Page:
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Adult Books 4 Teens
Inside Adult Books 4 Teens

Confessions of Marie Antionette

Confessions of Marie Antionette brings to a close Juliet Grey’s trilogy on that perenially popular, if still misunderstood, monarch. We reviewed the first two novels in the trilogy, Becoming Marie Antionette and Days of Splendor, Days of Sorrow, and we recommend this volume just as strongly. For teen readers who love to get lost in a world, this almost 1400 page trilogy should provide hours of engrossing historical enjoyment.

GREY, Juliet. Confessions of Marie Antoinette. 464p. notes. Ballantine. 2013. pap. $15. ISBN 9780345523907. LC 2013004316.

confessions of marie a 194x300 Confessions of Marie AntionetteAdult/High School–The Bastille has fallen, and the streets are filled with riotous peasants determined to break into the palace home of King Louis XVI and his Queen, Marie Antoinette. With their lives in peril, the king and his family are thrown into seclusion and ultimately into the bowels of imprisonment as the Revolution takes hold in France. Becoming Marie Antoinette (Ballantine, 2011) set the stage for her entrance onto the world stage as Louis XVI’s queen. As Louis and Marie begin to make their way as a couple, their pampered lifestyle becomes the target of revolutionary spirit in Days of Splendor, Days of Sorrow (Ballantine, 2012). Readers see how the ingrained and stifling culture of the Court allows them to remain seemingly indifferent to the pain and trials of the peasants even as every action is made with the best of intentions of ruling well. They are ultimately unable to bridge the herculean gap that distances them from their subjects, and the only recourse: death by guillotine. Confessions of Marie Antoinette brings Marie to her ultimate end, still unsure of why–and how–it all happened. This is story–a very real story of one woman beyond what is known from a study of history.  Give the whole set to teens who love history, love stories, revolution, and adventure. The ending is well known, but the journey to that end is full of heartache, promises made and broken, and good intentions that weren’t enough to save the king and queen.–Connie Williams, Petaluma High School, CA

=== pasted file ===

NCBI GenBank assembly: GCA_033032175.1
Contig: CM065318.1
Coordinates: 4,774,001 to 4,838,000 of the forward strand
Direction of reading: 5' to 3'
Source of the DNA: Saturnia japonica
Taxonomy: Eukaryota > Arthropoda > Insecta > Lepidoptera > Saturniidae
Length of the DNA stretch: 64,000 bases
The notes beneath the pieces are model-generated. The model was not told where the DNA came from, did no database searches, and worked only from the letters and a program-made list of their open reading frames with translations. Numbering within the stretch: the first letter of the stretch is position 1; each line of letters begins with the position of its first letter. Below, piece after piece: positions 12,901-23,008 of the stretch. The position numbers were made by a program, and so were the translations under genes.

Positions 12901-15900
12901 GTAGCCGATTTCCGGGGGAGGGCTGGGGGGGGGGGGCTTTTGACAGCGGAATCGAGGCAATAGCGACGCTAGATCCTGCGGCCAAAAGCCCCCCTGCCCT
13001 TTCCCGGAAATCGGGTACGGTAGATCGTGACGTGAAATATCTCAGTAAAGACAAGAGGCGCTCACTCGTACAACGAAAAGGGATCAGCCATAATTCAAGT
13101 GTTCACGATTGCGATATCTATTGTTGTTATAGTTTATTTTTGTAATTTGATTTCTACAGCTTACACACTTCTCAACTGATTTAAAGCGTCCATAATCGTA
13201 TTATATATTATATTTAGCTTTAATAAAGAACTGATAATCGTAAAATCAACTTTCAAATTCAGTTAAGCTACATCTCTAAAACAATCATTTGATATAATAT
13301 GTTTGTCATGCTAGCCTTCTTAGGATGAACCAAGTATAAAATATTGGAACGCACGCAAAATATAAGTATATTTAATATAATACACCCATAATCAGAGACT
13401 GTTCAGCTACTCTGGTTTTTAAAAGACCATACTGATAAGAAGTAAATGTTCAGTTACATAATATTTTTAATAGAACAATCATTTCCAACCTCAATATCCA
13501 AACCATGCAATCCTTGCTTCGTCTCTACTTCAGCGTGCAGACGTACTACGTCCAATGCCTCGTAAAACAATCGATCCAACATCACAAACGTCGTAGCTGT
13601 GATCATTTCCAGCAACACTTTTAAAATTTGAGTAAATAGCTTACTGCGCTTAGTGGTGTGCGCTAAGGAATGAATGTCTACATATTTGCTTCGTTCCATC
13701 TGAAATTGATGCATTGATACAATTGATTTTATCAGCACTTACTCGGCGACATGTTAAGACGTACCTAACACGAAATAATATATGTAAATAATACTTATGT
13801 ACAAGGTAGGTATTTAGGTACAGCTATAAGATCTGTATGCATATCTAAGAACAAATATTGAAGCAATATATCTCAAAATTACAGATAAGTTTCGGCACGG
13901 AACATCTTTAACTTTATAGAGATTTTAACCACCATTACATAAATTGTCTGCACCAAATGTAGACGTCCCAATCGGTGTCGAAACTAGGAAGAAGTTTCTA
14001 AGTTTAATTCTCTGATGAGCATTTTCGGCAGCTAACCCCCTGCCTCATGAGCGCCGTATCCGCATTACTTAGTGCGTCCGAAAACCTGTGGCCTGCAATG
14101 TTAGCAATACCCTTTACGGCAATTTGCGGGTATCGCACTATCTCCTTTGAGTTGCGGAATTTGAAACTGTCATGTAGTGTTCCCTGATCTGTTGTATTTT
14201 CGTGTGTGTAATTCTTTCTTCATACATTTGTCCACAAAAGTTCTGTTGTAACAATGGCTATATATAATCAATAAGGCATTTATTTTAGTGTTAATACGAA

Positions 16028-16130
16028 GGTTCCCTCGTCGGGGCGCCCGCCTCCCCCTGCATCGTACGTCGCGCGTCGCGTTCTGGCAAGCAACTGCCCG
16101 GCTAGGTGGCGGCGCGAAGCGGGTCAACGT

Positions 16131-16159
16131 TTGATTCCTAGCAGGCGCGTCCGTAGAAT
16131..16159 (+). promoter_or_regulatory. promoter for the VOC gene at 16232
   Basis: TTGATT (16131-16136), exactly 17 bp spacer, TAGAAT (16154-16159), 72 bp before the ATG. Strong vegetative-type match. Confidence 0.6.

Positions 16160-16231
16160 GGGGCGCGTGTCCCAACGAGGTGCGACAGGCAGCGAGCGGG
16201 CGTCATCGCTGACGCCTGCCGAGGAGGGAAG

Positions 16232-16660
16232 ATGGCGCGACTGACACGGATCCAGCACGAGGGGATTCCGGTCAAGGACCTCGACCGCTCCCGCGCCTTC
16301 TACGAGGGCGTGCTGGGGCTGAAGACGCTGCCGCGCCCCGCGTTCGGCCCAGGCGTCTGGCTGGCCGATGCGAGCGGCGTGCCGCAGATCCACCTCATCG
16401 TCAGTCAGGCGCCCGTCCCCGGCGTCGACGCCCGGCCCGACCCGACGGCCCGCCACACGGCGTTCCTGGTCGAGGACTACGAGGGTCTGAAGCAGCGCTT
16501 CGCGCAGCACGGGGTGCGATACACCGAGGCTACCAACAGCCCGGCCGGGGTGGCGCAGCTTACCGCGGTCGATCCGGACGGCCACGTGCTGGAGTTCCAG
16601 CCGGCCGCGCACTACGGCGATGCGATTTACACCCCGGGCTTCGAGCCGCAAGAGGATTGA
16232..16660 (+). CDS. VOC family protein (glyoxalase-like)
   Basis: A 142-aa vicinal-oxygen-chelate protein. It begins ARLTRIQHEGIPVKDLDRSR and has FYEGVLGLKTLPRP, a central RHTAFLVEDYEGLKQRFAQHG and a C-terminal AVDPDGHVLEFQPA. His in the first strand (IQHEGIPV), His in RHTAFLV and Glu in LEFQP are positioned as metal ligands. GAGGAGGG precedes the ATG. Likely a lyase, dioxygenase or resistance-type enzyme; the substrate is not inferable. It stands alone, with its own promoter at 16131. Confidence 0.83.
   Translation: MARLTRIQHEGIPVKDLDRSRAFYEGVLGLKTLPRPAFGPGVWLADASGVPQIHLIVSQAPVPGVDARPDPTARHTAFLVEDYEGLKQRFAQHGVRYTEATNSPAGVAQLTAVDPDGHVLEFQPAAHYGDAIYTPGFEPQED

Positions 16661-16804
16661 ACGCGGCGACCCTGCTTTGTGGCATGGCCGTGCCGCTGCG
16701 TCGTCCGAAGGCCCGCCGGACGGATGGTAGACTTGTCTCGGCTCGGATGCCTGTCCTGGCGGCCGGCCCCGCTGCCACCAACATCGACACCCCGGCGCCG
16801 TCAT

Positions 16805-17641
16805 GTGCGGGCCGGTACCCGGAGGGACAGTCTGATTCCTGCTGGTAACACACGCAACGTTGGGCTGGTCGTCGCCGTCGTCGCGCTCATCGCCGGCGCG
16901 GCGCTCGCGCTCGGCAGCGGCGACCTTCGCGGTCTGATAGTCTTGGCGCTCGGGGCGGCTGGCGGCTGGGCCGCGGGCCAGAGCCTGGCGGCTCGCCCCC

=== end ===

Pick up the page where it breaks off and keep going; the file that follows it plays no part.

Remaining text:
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About Mark Flowers

Mark Flowers is the Young Adult Librarian at the John F. Kennedy Library in Vallejo, CA. He reviews for a variety of library journals and blogs and recently contributed a chapter to The Complete Summer Reading Program Manual: From Planning to Evaluation (YALSA, 2012). Contact him via Twitter @droogmark

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